Charles E. Burchfield spent the majority of his 73 years painting in small towns in Western New York and Ohio. Born in Ashtabula, Ohio in 1893, he aligned himself with the Cleveland School led by his teacher at the Cleveland Institute of Art, Henry Keller. Burchfield’s dry-brush watercolors were likened to those produced by Edward Hopper, who was one of Burchfield’s close friends. Burchfield is best known for his disorderly and intense images that frequently include subjects of nature and light.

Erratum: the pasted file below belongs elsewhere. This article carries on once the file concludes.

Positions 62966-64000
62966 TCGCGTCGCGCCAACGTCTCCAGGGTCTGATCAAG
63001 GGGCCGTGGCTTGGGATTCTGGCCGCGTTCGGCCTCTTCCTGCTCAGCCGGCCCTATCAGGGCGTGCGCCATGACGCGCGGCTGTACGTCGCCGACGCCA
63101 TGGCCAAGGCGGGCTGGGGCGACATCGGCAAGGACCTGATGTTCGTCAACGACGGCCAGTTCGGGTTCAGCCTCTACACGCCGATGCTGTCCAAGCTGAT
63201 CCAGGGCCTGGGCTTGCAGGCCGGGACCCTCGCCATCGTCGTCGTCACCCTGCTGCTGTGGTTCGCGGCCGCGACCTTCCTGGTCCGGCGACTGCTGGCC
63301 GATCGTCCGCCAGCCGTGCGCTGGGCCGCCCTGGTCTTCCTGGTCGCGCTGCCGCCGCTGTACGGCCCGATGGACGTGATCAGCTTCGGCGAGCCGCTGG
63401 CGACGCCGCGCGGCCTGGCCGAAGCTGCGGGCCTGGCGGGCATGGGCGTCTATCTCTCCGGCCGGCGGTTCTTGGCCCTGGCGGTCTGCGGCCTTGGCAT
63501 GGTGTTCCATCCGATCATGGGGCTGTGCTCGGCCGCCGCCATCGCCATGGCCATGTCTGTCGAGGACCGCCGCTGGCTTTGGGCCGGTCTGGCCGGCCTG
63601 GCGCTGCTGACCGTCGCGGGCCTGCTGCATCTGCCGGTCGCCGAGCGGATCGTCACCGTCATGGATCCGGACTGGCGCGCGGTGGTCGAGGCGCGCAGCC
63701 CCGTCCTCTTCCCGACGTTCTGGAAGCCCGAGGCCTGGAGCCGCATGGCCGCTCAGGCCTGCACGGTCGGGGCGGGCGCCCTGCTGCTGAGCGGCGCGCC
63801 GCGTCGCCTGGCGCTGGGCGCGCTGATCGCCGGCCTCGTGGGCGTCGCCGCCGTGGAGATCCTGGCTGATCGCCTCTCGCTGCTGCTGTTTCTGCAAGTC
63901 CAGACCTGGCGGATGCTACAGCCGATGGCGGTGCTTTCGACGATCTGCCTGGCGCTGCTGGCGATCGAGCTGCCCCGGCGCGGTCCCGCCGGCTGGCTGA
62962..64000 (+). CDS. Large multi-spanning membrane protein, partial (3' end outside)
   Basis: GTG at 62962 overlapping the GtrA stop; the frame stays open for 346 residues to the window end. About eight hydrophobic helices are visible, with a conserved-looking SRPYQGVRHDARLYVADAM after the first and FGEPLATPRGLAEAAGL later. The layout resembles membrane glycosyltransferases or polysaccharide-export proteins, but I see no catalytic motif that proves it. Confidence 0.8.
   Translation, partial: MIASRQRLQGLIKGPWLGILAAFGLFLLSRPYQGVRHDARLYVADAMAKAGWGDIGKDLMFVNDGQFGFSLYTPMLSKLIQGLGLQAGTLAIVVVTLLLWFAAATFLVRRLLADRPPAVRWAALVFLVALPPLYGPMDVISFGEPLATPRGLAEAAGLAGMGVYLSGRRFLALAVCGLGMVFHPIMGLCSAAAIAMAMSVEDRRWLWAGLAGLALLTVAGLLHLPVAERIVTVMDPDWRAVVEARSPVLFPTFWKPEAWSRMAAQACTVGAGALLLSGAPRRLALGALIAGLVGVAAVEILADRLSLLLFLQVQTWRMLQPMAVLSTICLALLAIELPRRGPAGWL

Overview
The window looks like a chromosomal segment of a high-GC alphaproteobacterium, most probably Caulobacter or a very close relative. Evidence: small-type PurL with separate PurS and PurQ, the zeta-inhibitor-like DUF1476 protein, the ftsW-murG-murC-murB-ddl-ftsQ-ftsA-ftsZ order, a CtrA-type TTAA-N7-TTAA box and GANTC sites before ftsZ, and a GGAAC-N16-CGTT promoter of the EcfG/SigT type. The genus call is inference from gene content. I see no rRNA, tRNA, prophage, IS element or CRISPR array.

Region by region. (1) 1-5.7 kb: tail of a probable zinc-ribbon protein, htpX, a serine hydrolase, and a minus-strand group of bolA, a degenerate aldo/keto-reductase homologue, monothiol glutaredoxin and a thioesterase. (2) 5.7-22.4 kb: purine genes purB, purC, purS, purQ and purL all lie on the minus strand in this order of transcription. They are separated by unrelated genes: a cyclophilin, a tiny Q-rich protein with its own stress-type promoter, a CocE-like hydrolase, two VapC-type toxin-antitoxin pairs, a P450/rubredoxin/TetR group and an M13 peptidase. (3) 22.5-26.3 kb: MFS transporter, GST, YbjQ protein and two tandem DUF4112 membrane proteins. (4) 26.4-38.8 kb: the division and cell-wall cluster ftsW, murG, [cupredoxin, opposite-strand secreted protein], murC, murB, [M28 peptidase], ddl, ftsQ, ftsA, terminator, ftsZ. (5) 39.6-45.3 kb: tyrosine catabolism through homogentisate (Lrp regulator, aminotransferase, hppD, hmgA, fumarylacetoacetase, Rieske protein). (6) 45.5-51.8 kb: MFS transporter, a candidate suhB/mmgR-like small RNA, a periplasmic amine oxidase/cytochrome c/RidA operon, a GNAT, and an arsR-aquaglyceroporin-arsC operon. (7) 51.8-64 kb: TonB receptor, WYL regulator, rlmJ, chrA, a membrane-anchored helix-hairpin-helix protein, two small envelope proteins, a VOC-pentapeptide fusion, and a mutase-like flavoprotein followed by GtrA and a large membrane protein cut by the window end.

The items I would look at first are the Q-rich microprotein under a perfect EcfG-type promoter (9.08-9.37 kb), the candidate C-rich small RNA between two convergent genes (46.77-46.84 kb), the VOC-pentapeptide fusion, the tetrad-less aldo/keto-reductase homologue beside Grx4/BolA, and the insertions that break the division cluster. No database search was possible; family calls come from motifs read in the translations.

Burchfield experienced a difficult childhood, tormented by nervous breakdowns and his father’s death. Burchfield moved to Salem, Ohio, where he painted around half of his total lifetime work between the years of 1915 and 1917, the last of which he self-proclaimed as his “golden year.” In his early work, Burchfield sampled styles from childhood nature books and Chinese and Japanese painting. Burchfield was also influenced by Arthur Wesley Dow, an artist and philosopher who taught that nature should be depicted as graphic patterns, and William Blake, the innovative English poet and painter who concerned much of his work with religion and mythology. During this time period, Charles Burchfield completed his most well-known paintings, which include The Insect Chorus (Munson-Williams-Proctor Arts Institute) and Church Bells Ringing, Rainy Winter Night (Cleveland Museum of Art). In 1921, the Ohio native moved with his wife to the Buffalo, New York area and took a position as a designer in a wallpaper company. However, he was unhappy and moved to New York City in 1929, where he began to gain notoriety painting small-town life and American industry. In 1944, Burchfield decided to return to his art from the Salem years and expand upon the watercolors. Burchfield enlarged the paintings by adding paper and proceeded to expand and revise the initial paintings. He continued to paint until his death in 1967.